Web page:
Fran Drescher says breast milk could be poisoning your baby
Fran Drescher called a radio station this morning, first to talk about her new movie, but then she wanted to warn new mothers about breastfeeding.
Fran Drescher made a call to The Tommy Show this morning, on 94.7 Fresh FM in Washington, D.C., to talk about her new movie Hotel Transylvania, but the conversation ended up taking a scarier turn than a cartoon Count Dracula ever could. Drescher started talking about her organization Cancer Schmancer and how we can be hurting our children without even knowing it.
"She believes one of the major contributors to cancer is flame retardant, found in carpets, curtains, and upholstered fabrics," according to The Tommy Show. "That retardant is being absorbed by the body, those chemicals are causing developmental issues in children and cancer in adults."
Drescher said there is a three-day test women can undergo to find out if their body is being poisoned and, therefore, if they are passing on toxins to their children. The test includes "urinating into a vat" to make sure they aren't passing the metals to their breast-fed babies.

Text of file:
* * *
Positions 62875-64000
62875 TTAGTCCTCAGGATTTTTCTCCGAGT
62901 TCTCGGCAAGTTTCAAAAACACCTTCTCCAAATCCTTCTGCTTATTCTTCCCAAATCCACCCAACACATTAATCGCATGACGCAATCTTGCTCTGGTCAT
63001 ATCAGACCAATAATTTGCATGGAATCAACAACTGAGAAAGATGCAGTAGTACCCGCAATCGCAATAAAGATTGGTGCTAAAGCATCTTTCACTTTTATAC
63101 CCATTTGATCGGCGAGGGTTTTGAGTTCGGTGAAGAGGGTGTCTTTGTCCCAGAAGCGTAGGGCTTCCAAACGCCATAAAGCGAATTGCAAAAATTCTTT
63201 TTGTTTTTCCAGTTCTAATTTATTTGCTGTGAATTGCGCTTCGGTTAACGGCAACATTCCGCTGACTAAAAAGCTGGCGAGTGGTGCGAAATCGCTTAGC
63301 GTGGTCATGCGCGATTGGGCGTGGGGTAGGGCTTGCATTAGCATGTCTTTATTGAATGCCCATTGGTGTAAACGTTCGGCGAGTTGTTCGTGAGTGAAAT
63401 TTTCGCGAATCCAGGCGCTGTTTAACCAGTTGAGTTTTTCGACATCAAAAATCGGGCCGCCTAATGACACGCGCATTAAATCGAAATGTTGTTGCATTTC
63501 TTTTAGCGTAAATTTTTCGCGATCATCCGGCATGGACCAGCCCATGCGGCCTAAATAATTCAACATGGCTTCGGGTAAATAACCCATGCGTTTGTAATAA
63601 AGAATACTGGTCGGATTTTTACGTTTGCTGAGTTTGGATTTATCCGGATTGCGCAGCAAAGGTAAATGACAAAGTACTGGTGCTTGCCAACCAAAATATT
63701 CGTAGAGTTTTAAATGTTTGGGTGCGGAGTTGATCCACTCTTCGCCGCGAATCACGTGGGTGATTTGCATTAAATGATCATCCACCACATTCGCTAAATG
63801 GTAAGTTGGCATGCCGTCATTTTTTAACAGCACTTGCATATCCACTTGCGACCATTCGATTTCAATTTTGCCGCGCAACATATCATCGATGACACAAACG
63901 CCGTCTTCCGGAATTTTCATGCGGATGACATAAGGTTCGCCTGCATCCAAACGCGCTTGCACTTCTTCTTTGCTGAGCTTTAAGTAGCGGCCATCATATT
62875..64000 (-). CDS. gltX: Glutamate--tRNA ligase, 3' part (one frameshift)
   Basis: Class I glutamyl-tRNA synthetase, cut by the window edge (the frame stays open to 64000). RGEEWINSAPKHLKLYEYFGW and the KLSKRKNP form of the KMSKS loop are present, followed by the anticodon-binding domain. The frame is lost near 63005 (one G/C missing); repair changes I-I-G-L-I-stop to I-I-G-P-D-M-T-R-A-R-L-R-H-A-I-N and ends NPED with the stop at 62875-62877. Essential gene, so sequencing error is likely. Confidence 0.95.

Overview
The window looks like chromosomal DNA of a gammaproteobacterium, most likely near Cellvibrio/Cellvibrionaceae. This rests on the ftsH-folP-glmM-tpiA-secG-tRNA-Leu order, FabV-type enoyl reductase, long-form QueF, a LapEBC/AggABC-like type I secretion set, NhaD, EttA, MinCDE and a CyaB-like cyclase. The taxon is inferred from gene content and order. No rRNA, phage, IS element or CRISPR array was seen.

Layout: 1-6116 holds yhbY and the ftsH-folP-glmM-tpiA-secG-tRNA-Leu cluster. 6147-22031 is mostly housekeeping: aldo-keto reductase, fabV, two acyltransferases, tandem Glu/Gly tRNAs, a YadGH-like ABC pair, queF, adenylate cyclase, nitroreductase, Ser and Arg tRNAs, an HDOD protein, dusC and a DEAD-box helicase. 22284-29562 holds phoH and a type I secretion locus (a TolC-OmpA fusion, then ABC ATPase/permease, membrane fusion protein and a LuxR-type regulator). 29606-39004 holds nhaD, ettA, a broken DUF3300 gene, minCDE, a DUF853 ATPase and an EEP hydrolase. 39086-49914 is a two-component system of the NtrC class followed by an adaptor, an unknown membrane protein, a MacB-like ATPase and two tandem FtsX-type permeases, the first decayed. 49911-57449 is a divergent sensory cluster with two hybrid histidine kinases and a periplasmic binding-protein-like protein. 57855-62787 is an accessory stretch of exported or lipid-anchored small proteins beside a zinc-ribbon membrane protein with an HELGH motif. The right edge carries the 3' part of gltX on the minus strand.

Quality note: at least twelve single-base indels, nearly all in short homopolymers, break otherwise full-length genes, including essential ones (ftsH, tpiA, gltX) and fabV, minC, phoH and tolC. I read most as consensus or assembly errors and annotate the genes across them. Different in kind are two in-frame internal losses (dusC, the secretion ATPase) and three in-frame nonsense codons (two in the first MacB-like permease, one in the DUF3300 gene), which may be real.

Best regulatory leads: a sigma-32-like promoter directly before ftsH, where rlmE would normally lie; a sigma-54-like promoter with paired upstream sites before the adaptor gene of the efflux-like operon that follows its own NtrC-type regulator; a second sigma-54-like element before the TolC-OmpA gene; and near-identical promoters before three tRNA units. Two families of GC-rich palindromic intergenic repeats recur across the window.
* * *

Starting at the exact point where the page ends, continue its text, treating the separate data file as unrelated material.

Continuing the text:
"American women have the highest amount of flame retardant in their breast milk.... We're selling these women that breast milk is the second coming," she told the morning show. "Breasts are like big sponges."
The actress recommends using natural products, such as coconut oil, as a cure-all. She said it can be used for everything from replacing your cosmetics to cooking your vegetables.
Drescher herself battled cancer, and she started Cancer Schmancer as a response to her own disease. She feels it's important for cancer to be diagnosed at stage 1, because that is when it's most likely to be cured.
"Did you know when cancer is found early, 90% SURVIVE? Everyone, regardless of age, race or socioeconomic background deserves to have the opportunity of survival," says the organization's website. Cancer Schmancer just celebrated 5 years.
Hotel Transylvania, Drescher's new movie, opens this Friday, Sept. 28.